Gerlög and Inga
Gerlög or Geirlaug and her daughter Inga were two powerful and rich women in 11th-century Uppland, Sweden. Gerlög and Inga had their dramatic and tragic family saga documented for posterity on several runestones. They lived in a turbulent time of religious wars between Pagans and Christians concerning the sacrifices at the Temple at Uppsala, and like many people of their social standing they had chosen the new faith. Their saga has been the centre of an exposition at the Stockholm County Museum dramatizing their story.
The Hillersjö stone is the main inscription. It recounts that Gerlög married with Germund in her maidenhood, and they had a son who is not named, but Germund drowned and the son died. Then Gerlög remarried with Gudrik and they had several children, but only one survived, who was named Inga. Inga married Ragnfast of Snottsta (also spelled Snåttsta) and they had a son who is not named. Both Ragnfast and the son died, so Inga inherited the estate Snottsta.
The four Snottsta and Vreta stones at Snottsta and Vreta say that Ragnfast, Inga's husband has died. Ragnfast was the sole inheritor of the estate Snottsta after his father Sigfast. One of the stones gives the central information "she inherited her child". This statement agrees with what is said on the Hillersjö stone, which is that Inga inherited instead of her son, a son who was not named, probably because he was very young. The central message of these runestones is "Inga inherited Snottsta after Ragnfast".
Further information provided by the runestones is that Ragnfast had a housecarl named Assur. Why this is important is not mentioned, but it is likely that Assur had a strong position in the clan and may have inherited some of Ragnfast's property.
Furthermore, the Snottsta runestone U 329 contains some information about a third and a fourth woman, Estrid and Gyrid. It says that Ragnfast is the brother of Gyrid and Estrid, and the reason why this is mentioned is possibly because there was a disagreement about the inheritance. What is clear is that they are mentioned to explain how they relate to Inga.
The Hillersjö stone continues the story by telling that Inga married again with a man named Eric, but apparently both Inga and Eric soon died without leaving any children, as Gerlög inherited her daughter.
- U 29: Geirmundr got Geirlaug (to wife) in her maidenhood. Translation provided by Rundata.
- U 29: Then they got a son, before he (= Geirmundr) drowned. And then the son died. Translation provided by Rundata.
- U 29: Then she got Guðríkr. He… this. Then they got children. And one maid lived; she was called Inga. Translation provided by Rundata.
- U 29: Ragnfastr of Snutastaðir got her (to wife). Then he died, and thereafter the son. And the mother came to inherit from her son. Translation provided by Rundata.
- U 329: Inga had these stones raised in memory of Ragnfastr, her husbandman. He was Gyríðr's and Ástríðr's brother. Translation provided by Rundata.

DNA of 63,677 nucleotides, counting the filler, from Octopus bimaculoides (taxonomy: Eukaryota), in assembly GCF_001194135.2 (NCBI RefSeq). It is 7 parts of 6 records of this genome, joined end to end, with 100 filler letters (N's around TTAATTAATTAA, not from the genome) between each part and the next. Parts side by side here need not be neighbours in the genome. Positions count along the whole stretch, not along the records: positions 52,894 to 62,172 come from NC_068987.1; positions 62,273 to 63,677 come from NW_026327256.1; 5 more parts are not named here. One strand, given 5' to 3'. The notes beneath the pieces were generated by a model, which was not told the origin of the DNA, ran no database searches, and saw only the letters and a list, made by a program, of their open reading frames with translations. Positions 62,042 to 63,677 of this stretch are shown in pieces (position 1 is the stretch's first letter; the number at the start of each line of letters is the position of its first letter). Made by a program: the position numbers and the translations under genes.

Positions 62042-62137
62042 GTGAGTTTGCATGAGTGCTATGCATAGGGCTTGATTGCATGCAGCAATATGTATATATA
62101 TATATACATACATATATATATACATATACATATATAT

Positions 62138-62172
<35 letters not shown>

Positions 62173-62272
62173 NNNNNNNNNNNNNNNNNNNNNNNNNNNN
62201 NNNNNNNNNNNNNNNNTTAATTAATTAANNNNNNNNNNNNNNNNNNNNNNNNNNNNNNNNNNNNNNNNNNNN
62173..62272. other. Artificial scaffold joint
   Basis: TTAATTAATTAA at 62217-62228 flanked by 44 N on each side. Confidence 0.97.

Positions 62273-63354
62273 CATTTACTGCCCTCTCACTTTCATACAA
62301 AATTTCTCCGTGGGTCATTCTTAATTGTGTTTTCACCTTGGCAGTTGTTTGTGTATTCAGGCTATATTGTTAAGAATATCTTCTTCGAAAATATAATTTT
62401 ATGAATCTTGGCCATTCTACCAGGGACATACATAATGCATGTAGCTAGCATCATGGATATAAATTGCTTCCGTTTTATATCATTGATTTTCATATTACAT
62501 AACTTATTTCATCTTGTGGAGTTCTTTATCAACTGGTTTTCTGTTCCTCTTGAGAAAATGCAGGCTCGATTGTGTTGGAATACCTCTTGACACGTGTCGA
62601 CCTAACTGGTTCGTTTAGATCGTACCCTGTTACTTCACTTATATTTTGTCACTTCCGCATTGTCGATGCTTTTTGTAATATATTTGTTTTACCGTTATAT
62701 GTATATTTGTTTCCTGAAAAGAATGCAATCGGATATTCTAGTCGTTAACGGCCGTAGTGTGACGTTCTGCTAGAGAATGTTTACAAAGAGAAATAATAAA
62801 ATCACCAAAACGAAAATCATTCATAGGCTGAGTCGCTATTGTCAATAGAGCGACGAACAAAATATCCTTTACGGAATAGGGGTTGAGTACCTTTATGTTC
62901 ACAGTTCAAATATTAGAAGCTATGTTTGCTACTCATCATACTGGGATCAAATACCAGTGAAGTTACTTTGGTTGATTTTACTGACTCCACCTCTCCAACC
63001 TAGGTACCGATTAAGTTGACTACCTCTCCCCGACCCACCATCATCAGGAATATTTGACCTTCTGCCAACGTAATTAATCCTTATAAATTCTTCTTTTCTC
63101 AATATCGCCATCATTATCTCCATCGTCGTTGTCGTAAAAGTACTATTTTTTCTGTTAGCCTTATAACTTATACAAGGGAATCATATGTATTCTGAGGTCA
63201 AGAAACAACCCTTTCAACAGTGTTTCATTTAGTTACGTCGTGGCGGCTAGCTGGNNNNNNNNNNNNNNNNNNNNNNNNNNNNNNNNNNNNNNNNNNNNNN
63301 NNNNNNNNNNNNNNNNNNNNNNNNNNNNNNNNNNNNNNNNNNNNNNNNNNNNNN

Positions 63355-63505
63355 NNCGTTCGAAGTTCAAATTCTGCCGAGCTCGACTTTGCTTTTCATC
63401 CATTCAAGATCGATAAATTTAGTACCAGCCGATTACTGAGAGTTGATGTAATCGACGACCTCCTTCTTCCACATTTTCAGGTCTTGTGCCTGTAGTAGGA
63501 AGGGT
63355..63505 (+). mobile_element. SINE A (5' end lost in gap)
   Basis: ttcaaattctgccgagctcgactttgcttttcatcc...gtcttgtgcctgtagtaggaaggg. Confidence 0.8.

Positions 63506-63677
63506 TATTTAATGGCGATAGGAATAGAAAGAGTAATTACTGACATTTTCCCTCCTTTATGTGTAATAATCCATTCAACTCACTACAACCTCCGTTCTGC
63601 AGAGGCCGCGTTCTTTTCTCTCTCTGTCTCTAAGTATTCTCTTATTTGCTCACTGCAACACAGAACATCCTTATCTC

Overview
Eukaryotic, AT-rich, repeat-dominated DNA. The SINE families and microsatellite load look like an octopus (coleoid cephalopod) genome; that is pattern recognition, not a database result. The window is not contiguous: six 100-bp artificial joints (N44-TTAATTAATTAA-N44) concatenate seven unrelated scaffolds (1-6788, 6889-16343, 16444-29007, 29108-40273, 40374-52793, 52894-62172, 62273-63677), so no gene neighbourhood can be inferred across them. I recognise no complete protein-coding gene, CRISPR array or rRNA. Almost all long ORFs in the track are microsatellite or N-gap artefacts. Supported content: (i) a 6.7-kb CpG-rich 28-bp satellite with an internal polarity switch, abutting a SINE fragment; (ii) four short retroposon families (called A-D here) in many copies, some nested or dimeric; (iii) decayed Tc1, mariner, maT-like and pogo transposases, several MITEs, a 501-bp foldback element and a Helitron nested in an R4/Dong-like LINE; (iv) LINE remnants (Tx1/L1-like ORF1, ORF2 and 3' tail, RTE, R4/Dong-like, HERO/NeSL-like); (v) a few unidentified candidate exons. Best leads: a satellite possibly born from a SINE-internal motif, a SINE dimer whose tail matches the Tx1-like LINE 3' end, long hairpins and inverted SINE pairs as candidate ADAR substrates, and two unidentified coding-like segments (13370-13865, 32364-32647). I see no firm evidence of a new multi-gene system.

- U 330: Inga had the stones raised and the bridge made in memory of Ragnfastr, her husbandman. Ôzurr was his housecarl. Translation provided by Rundata.
- U 331: Inga had the runes carved in memory of Ragnfastr, her husbandman. He alone owned this estate after Sigfastr, his father. May God help their spirits. Translation provided by Rundata.
- U 332: Inga raised the staff and stones in memory of Ragnfastr, her husbandman. She came to inherit from her children. Translation provided by Rundata.
- Estrid is probably the same person as the Estrid who is mentioned on a number of the Jarlabanke Runestones in Täby and other locations (Broby bro Runestones, Hargs bro runic inscriptions and Uppland Rune Inscriptions 101, 143 and 147). This Estrid was the maternal ancestor of a great clan called the Jarlabanke clan, and she was the maternal grandmother of the powerful Jarlabanke who claimed to own all of Täby. The runemaster of the U 329, where Ragnfast's sister Estrid is mentioned, was Fot who also made the runestones for the Jarlabanke clan. This strongly suggests that Estrid was born in Snottsta, married Östen of Täby and married for the second time in Harg near Snottsta.
- U 29: Then she got Eiríkr. Then she died. Then Geirlaug came to inherit from Inga, her daughter. Translation provided by Rundata.
- U 20/21: …Eiríkr(?) his/her husbandman… and… Guðríkr, his/her father. May God help (his) spirit. Translation provided by Rundata.
- Inga och Estrid - en såpa för tusen år sedan: Människor, händelser och platser i Ingas och Estrids liv, Människor, händelser och platser i Ingas och Estrids liv.. A page at the Stockholm County Museum.
- Gerlögs berättelse - fakta och fiktion at the Stockholm County Museum.
- Inga & Estrid - en såpa för tusen år sedan, at the Stockholm County Museum.
- Jesch, Judith (1991) Women in the Viking Age. Boydell Press 1991. ISBN 978-0-85115-360-5
- Hillersjö stone (U 29)
- Färentuna Runestones (U 20/U 21)
- Snottsta and Vreta stones (U 329, U 330, U 331 and U 332)